People, particularly government officials, need reliable information on the threat that extreme heat can pose. Indeed, after the 2003 event a number of European countries beefed up their heat-health alert systems and took additional measures to prepare for future heat waves. Following the public outrage over its 2003 failures, France’s Ministry of Health announced increased funding for hospital beds and more jobs for health workers, as well as a renewed focus on care for elderly people who suffer the most during warm spells. The Spanish government’s heat wave action plan includes an awareness campaign for social service and health care professionals, a voluntary register for people at high risk to receive special services, and a daily mortality monitoring system.
Projections of the Intergovernmental Panel on Climate Change, a global body of some 2,000 scientists, show more extreme weather events ahead as the planet heats up. By the end of the century, the world’s average temperature is projected to increase by 2.5–10.4 degrees Fahrenheit (1.4–5.8 degrees Celsius). As the mercury climbs, more frequent and more severe heat waves are in store. Accordingly, the World Meteorological Organization estimates that the number of heat-related fatalities could double in less than 20 years.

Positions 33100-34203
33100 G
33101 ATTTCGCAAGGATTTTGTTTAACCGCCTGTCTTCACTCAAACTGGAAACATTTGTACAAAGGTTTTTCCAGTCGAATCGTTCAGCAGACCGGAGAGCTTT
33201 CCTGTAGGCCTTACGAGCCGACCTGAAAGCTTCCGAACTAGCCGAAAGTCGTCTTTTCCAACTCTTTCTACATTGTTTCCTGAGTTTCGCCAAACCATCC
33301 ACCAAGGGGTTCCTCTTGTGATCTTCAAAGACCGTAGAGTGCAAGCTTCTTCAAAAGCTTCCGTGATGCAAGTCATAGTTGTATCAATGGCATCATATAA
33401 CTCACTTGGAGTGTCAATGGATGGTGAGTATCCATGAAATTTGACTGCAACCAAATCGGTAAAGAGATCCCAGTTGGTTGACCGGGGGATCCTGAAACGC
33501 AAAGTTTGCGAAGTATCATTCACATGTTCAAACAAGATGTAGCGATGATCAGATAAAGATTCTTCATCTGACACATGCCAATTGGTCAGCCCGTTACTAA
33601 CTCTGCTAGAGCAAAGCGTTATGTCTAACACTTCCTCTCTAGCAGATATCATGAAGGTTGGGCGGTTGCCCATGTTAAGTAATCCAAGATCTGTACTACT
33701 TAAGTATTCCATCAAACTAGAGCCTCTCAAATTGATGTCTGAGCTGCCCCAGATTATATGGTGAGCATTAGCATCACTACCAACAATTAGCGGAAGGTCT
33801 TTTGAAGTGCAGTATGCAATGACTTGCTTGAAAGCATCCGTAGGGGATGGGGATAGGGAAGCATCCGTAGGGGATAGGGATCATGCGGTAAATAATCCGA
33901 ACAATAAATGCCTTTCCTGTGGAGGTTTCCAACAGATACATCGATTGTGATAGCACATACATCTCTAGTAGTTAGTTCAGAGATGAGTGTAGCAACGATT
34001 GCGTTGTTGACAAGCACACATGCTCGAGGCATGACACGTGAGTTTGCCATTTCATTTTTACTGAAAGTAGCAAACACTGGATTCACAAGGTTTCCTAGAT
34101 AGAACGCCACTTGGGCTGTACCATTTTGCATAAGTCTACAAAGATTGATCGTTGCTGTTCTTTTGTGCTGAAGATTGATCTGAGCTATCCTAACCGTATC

Scientists from the Hadley Centre for Climate Prediction and Research and from Oxford University reported in 2004 that human activity, namely the emissions of greenhouse gases into the atmosphere from fossil fuel burning, doubled the risk of extreme heat waves like the one that cost so many lives in Europe in 2003. Avoiding “loading the climate dice” even further in favor of future weather calamities will take a concerted effort to cut carbon emissions quickly and dramatically.
Copyright © 2006 Earth Policy Institute